- All-electric powertrain
- No interior gimmicks
- 240-mile range
- All the elements for good handling
- Spacious interior
- Unconventional shape
- Just one battery size
- Reliability is always a concern
- Will Tesla shoppers make the jump?
- Expensive first try
The 2019 Jaguar I-Pace is the first in a rush of electric crossovers from luxury marquees to take on Tesla.
The 2019 Jaguar I-Pace all-electric crossover arrives this year, ready to tussle with Tesla.
The luxury wagon/crossover SUV from the British automaker will compete for attention with a spacious interior, tall ride height, 240-mile range, all-wheel drive, and a legendary badge planted in its snout.
Shoppers may easily confuse the I-Pace name with other crossovers across the showroom: F-Pace and E-Pace. The I-Pace shares very little with those gas- or diesel-powered SUVs on the surface, even less under the skin.
If the combination of “electric,” “new,” “first,” and “Jaguar” hasn’t already stopped shoppers dead in their tracks, then the rest of what follows should be good news.
Like the rest of Jaguar’s stable, the I-Pace uses flowing and organic lines outside—but the I-Pace uses those to mask its techno-wizardry underneath. The face may be broadly familiar, but the grille and front haunches of the I-Pace are draped with dramatic curves expected from the folks that brought us the D-Type.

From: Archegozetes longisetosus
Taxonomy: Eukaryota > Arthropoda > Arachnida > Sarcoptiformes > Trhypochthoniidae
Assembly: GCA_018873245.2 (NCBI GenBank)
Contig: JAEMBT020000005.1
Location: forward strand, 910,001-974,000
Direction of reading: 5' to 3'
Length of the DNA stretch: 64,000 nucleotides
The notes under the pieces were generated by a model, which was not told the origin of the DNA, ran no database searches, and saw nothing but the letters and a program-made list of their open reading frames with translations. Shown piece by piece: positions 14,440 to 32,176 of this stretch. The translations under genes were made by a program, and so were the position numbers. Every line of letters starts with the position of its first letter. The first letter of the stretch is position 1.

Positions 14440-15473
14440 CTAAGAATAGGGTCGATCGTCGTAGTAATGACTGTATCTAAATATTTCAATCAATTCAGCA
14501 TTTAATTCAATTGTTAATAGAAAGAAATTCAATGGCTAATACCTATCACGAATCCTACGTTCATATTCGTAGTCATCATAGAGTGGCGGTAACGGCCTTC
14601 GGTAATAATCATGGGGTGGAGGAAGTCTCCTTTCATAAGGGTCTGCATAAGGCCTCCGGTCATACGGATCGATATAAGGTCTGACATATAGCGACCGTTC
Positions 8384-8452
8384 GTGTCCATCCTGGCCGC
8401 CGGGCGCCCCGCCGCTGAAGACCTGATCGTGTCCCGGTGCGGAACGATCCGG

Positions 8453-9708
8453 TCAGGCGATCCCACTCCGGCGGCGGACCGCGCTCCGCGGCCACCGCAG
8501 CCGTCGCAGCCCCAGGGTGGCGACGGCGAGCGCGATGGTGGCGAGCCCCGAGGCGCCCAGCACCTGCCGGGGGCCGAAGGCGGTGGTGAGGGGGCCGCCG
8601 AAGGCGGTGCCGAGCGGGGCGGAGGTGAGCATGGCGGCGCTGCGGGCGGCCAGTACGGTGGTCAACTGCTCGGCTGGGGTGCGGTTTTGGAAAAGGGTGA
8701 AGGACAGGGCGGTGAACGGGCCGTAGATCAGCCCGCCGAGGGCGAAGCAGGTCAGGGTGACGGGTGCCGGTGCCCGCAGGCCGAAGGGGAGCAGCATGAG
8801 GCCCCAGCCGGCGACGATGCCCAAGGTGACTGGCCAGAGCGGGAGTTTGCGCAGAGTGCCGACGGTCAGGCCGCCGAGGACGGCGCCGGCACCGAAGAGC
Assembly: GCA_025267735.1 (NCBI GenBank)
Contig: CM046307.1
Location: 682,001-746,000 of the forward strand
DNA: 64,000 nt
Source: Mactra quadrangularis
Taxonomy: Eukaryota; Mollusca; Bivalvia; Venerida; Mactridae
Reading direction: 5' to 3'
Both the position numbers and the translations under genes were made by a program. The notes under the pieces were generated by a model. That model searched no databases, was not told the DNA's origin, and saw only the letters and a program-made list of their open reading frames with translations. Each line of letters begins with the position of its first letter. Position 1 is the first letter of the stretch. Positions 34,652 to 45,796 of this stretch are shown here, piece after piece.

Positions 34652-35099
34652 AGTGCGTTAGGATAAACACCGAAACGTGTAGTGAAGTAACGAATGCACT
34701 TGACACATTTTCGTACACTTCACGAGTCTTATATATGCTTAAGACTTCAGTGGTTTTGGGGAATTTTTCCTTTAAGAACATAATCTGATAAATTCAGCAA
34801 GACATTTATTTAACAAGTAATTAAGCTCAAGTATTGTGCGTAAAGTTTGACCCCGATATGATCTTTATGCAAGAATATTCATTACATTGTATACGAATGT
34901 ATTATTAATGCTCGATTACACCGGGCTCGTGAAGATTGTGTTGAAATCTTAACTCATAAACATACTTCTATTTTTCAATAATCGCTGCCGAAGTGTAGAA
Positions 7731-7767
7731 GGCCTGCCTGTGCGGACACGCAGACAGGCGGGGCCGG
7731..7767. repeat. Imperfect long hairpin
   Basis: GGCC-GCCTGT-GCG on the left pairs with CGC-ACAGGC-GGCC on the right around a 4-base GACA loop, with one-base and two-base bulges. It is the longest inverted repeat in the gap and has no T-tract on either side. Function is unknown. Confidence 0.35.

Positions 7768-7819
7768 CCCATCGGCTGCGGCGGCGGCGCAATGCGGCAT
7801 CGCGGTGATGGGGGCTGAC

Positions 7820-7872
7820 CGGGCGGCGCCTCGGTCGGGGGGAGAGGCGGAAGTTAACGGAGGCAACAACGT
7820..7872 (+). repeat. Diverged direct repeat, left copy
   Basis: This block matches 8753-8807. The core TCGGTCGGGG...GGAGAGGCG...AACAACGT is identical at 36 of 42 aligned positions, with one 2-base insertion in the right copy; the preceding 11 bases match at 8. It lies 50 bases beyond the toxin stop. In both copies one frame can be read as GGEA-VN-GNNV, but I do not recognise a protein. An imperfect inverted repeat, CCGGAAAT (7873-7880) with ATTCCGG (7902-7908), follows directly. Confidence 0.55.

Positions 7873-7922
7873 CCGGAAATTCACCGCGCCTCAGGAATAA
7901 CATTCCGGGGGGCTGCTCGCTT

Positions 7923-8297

The body sides are wave-shaped, rising and falling around the compact dimensions, before reaching up toward the practical, but almost truncated, hatchback.
Inside, the I-Pace bucks a minimalist, future-forward approach for structures that will be more familiar to Jaguar drivers—perhaps maybe not EV drivers. A conventional gauge display is accompanied by a 12.3-inch touchscreen for infotainment and lower touchscreen for climate controls and vehicle functions. No floating dashes, pared bamboo, or sustainably sourced and edible plastics to be found.
When it goes on sale later this year, the 2019 I-Pace will cost $70,495 to start, before applicable federal and state tax breaks. Available in S, SE, HSE, and First Edition trims, the final cost for a fully decked I-Pace may approach six figures, but no amount of money will change the battery size—at least now. Unlike the Tesla Model X or Model S, the I-Pace offers just one battery size and power output.
Two electric motors team to provide 394 horsepower (294 kilowatts) to all four wheels, pulling power from a 90-kwh battery pack buried beneath the floor. Despite the I-Pace’s 4,800-pound heft—nearly as heavy as a Land Rover Range Rover—Jaguar estimates that the I-Pace will accelerate up to 60 mph in 4.5 seconds.
Dual wishbones up front and an integral rear link suspension are used to dull fussy roads and speak to the I-Pace’s luxury bent first. Ideal battery placement gifts the I-Pace with a 50:50 weight distribution and may help the all-electric crossover carve like the badge would imply.
Recharging the batteries up to 80 percent may be as brief as 40 minutes on a 100-kw fast charger, although those stations may be harder to find at first. On a 50-kw fast charger, the I-Pace replenishes its battery up to 80 percent in less than 90 minutes. On a Level 2 charger at home, the I-Pace takes 10 hours to 80 percent, about 13 hours to 100 percent. Few EV drivers will fully deplete their batteries, however.
Jaguar has announced that the I-Pace would feature tech firsts for the company: Amazon Alexa integration, over-the-air updates, smart charging, and range-based navigation information, but the company hasn’t yet announced what (if any) self-driving technology would be included in the car.